Pandemic Coping Tool Box

By Janet von Konsky Miller, MPH


I took a virtual yoga class a week ago. In the week before this class, I had noticed that maintaining my lockdown morale had become more of an effort. As lockdown wore on, I had noticed others expressing likewise morale challenge. During class, the virtual yoga instructor voiced these same observations. As we begin week 6 of social distancing and SCC’s shelter in place mandate, we might fill the pandemic-coping tool box with healthy strategies to maintain morale and weather this traumatic storm.

I have attended many webinars while social distancing, especially in the first few weeks of the SCC shelter in place mandate. One of the webinars presented by the National Academy of Medicine (NAM) and the American Public Health Association (APHA) was a 2-part webinar on Social Distancing. One presenter, Dr. Sandro Galea, identified the COVID-19 pandemic as meeting the criteria for a traumatic event. He said that traumatic events are associated with increased stress behaviors and mental health issues. Experiencing multiple stressors can exacerbate the consequences of trauma on mental health. Some examples of multiple stressors people may be experiencing during the pandemic may include care of a high-risk loved one, economic burdens, among others. The more stressors, the greater the trauma’s effect, especially if these added stressors endure over time.1

While the presenter suggested solutions at a system-wide level, what can we do ourselves to mitigate the stress from the pandemic and subsequent isolation during lockdown? One article suggests that connection with others, healthy eating, adequate sleep, and exercise, in addition to other coping tools, may benefit mental health during this pandemic.2 A Harvard Medical School article suggests that through physical activity we can reduce anxiety and depression and increase well-being.  When working out with others, even if it is remote, the synchronized movement may contribute to increased self-esteem and cooperation.3 Laughter,4 gardening,5, 6 viewing nature,7 and music8, 9, 10 are other strategies that have been shown to impact the stress response.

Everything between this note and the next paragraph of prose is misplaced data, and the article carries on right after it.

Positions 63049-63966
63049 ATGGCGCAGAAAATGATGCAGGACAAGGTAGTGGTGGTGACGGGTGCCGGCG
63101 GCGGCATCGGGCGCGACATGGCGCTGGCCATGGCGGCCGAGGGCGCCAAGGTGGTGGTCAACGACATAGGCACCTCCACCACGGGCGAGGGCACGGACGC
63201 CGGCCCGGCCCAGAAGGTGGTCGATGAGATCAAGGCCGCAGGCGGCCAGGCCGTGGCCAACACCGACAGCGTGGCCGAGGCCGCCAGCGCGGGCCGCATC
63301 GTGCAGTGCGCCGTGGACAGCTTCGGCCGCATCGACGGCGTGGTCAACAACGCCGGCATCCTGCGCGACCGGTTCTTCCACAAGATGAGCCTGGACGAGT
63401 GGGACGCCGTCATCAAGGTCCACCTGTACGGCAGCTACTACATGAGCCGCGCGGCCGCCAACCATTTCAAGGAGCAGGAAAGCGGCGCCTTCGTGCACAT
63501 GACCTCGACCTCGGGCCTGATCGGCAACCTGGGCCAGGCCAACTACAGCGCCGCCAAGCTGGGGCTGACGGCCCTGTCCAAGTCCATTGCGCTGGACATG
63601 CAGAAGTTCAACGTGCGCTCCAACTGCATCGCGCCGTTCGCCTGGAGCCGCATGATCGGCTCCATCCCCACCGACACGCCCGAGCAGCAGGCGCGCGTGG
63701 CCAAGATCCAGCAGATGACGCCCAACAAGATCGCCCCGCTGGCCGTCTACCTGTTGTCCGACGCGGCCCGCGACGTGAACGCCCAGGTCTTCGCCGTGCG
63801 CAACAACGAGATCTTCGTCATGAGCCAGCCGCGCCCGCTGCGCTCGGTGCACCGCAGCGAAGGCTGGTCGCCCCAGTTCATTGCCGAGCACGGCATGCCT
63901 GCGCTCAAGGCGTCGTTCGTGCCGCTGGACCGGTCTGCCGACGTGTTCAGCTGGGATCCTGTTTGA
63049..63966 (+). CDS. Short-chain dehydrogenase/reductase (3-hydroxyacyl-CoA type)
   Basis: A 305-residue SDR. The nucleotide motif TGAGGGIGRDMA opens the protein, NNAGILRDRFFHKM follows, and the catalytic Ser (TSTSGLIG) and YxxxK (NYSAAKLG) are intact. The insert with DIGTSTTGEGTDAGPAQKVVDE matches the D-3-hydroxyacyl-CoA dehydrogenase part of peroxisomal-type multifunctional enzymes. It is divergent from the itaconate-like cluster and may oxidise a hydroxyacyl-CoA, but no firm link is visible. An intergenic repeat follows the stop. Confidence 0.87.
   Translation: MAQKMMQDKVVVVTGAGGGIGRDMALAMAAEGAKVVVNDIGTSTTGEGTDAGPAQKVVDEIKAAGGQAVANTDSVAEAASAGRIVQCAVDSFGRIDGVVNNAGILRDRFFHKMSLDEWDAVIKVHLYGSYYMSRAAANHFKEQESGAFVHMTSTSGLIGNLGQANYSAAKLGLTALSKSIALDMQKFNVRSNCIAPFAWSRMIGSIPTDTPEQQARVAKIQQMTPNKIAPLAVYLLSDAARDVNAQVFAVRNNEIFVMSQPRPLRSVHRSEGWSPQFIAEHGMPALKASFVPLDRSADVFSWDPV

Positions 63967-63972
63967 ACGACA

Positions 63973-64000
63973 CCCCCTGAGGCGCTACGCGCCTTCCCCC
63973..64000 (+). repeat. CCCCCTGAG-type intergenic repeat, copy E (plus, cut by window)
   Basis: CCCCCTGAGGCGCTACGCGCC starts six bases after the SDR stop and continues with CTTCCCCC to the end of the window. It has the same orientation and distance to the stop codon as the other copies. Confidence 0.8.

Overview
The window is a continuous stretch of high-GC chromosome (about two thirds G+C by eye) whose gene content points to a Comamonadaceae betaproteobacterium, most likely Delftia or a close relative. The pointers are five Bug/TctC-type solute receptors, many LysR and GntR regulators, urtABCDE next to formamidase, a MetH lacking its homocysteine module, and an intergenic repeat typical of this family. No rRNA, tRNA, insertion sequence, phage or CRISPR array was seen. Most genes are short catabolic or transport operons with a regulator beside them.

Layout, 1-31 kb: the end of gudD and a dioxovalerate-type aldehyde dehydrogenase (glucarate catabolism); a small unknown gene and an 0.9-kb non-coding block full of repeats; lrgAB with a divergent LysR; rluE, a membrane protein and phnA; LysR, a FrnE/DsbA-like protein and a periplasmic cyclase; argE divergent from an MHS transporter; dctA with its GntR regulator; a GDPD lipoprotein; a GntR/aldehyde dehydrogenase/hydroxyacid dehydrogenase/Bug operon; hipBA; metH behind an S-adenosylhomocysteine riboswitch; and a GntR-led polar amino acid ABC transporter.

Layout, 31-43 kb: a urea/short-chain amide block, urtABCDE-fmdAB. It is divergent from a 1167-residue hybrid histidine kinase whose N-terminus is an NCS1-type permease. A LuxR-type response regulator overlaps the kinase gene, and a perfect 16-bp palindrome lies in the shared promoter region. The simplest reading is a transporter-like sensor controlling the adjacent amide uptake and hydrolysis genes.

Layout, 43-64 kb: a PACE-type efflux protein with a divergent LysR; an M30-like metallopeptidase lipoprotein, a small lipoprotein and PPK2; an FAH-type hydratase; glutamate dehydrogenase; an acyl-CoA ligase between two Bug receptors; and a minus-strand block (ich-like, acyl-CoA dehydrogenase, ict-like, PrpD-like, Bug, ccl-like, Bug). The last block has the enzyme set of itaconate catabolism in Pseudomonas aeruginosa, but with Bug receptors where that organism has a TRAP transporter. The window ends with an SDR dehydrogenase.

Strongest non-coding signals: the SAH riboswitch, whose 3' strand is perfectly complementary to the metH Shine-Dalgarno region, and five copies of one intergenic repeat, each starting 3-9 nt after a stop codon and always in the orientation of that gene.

Including emotional “normalcy” as a tool to remember during this anything-but-normal time may go a long way in coping with the trauma of the pandemic.1 Anxious? Sad? Grief-stricken? Irritable? Perhaps it may be comforting to know that experiencing a myriad of feelings during this crisis may be “normal.” Remember to be kind and compassionate to self as well as others during this crisis. Include reaching out to each other in that coping tool box because together we will get through this traumatic event.*

(*Note: If experiencing overwhelming emotional and mental distress, reach out to a mental health professional)


1NAM & APHA. (2020). The Science of Social Distancing, Part 2 [webinar]. COVID-19 Conversations. April 1. Retrieved from

2Psycology Today. (2020). Trauma of Pandemic Proportions. March 14. Retrieved from

3Harvard Health Publishing. (2016). How simply moving benefits your mental health. March 28. Retrieved from

4Yim, J.E. (2016). Therapeutic Benefits of Laughter in Mental Health: A Theoretical Review [abstract]. Tohoku J Exp Med. 239(3):243-9. doi: 10.1620/tjem.239.243

5University of Colorado Boulder. (2018). Why Dirt May Be Nature’s Original Stress Buster. Retrieved from

6Soga, et al. (2017). Gardening is beneficial for health: A meta-analysis. Preventive Medicine Reports. 5: 92-99. doi:

7Van den Berg, et al. (2015). Autonomic nervous system responses to viewing green and built settings: Differentiating between sympathetic and parasympathetic activity. Int J Environ Res Public Health. 12(12):15680-15874. doi: 10.3390/ijerph121215026

8Jolij, J. & Meurs, M. (2011). Music Alters Visual Perception. PLoSONE. 6(4): e18861. 

9Harvard Medical School. (2011). Music and Health. Retrieved from…/music-and-health

10UC Berkeley, Greater Good Science Center. (2015). Five Ways Music Can Make You Healthier.  Retrieved from